The Buffalo Sabres came in a close second in the competition for one big-name coach in Mike Babcock. They’re about to enter another contest for a former Stanley Cup winner.
The Sabres received permission Thursday to interview former Pittsburgh coach Dan Bylsma and will hold that session this week, Sportsnet reported Sunday. But they won’t be alone in interviewing the 2009 Cup champion who led Team USA at the 2014 Sochi Olympics. Bylsma is also expected to meet with the San Jose Sharks and perhaps the New Jersey Devils.
Bylsma was fired by the Penguins after last season but still has term on his contract so any teams interested must get permission to speak to him and may have to provide draft-pick compensation. The Sharks, who mutually parted ways with Todd McLellan after missing the playoffs for the first time since 2003, also have permission.
It’s not clear if the Devils will make a similar request, although it would make sense. New Jersey recently hired Ray Shero, Bylsma’s general manager in Pittsburgh, as its new GM.
Bylsma did not coach this season after his dismissal in Pittsburgh. His interest in the Buffalo job is likely piqued by the up-close views he got of Jack Eichel, the Boston University star the Sabres will take with the No. 2 overall pick in the NHL Draft on June 26 in Sunrise, Fla.
Bylsma did television commentary for the NHL Network for Team USA’s games at the World Junior Championships in Montreal, and was an assistant coach for the American team at the just-completed World Championships in Prague. Eichel was impressive in that tournament, helping the Americans to a surprise bronze medal.
The Sabres are not commenting on their search until a coach is selected, although they broke that stance Thursday by providing General Manager Tim Murray for an interview with WGR Radio, the longtime rights holder that does their game broadcasts. Murray declined to comment on Bylsma’s status during that interview.
Murray was director of player personnel with the Mighty Ducks of Anaheim during two of Bylsma’s seasons, including the 2002-03 campaign that ended with Anaheim’s Game Seven loss at New Jersey in the Stanley Cup final.
Babcock and McLellan were Buffalo’s top NHL-level choices to replace Ted Nolan but the Sabres were unable to land either one.
While Babcock signed an eight-year, $50 million deal with Toronto at the end of a week of back-and-forth decision-making, the Sabres and any other interested teams really had no chance to land McLellan. He was coaching Team Canada in Prague, and made a quick commitment to sign on as the coach in Edmonton with the chance to lead presumed No. 1 overall pick Connor McDavid in his rookie season in the NHL and beyond.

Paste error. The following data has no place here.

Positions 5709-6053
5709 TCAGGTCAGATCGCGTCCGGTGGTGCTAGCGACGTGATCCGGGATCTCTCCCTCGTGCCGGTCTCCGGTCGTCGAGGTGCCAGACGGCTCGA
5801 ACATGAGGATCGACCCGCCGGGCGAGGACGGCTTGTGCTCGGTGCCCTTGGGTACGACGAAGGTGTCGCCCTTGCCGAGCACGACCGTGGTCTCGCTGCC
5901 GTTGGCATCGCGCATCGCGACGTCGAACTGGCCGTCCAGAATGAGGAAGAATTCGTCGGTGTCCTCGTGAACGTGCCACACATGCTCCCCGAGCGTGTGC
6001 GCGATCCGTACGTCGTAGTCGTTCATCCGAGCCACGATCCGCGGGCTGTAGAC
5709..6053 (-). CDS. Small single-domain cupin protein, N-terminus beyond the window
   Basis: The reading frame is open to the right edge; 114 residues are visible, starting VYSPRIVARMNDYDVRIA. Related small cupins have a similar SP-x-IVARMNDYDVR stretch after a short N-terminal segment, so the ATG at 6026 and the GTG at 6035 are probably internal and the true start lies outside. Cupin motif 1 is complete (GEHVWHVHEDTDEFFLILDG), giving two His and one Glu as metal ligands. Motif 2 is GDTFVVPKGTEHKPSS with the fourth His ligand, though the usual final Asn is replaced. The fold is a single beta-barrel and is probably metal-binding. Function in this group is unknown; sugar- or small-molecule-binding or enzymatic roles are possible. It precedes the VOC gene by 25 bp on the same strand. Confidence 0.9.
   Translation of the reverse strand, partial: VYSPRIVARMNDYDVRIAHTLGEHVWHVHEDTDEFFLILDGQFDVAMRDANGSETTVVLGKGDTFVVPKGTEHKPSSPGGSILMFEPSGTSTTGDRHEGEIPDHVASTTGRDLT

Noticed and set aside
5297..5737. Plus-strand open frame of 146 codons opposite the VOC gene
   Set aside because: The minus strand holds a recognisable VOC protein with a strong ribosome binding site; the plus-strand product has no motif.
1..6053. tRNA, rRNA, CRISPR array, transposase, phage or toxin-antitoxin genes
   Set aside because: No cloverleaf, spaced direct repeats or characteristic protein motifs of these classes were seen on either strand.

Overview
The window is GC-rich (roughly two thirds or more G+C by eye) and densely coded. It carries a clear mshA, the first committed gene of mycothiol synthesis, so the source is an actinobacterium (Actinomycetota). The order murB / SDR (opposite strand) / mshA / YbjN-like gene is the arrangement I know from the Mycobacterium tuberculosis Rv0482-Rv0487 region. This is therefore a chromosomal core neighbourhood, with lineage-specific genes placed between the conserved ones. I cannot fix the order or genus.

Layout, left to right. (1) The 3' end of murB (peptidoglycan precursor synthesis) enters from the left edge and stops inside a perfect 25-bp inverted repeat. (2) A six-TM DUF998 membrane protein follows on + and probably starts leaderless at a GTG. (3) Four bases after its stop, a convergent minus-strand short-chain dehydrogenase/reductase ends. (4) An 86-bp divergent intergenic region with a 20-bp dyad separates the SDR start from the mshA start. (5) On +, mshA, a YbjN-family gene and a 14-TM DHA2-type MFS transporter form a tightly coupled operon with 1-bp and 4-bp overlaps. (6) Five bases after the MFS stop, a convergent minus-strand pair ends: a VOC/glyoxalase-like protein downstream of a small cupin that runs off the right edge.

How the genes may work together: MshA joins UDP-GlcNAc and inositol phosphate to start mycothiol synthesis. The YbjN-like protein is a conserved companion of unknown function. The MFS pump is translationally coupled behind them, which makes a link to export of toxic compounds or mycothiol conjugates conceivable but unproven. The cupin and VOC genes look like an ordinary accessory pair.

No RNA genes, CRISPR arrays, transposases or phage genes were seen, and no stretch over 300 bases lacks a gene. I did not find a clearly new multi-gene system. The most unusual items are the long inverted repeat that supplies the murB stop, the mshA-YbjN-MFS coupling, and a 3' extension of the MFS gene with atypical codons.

The Sabres, Sharks, Devils and Detroit Red Wings are the only teams with coaching vacancies, although Detroit is expected to promote Jeff Blashill from Grand Rapids of the AHL to replace Babcock.
The San Jose vacancy is a complex one. Reports out of the Bay Area have Bylsma in the mix with former NHL coaches such as Randy Carlyle, Peter DeBoer and Adam Oates. The San Jose Mercury News also said an unheralded candidate could be Victoria coach and longtime NHL forward Dave Lowry, who played with the Sharks from 1997-2000.
San Jose may also wait for the Stanley Cup final to end because it could have interest in Chicago assistant and former Florida coach Kevin Dineen as well as Anaheim assistant Trent Yawney, a former San Jose assistant. Either Dineen or Yawney will coach in the Cup final, with the Hawks and Ducks tied at two wins apiece heading into Monday’s Game Five at Honda Center.
The Devils have reportedly spoken to former Tampa coach Guy Boucher and are also interested in Wilkes-Barre/Scranton coach John Hynes.
Teams like the Sabres are moving forward with their process of finding a coach, likely with at least one eye on developments out of St. Louis and Boston. The Blues had some late interest in Babcock, but appear ready to retain incumbent Ken Hitchcock. Meanwhile, new Bruins GM Don Sweeney is still deciding whether to keep Claude Julien.
Another candidate expected to still be high on Buffalo’s list is former NHL defenseman Luke Richardson, the coach of the AHL’s Binghamton Senators. Richardson, of course, has a long association with Murray from the Buffalo GM’s days in Ottawa.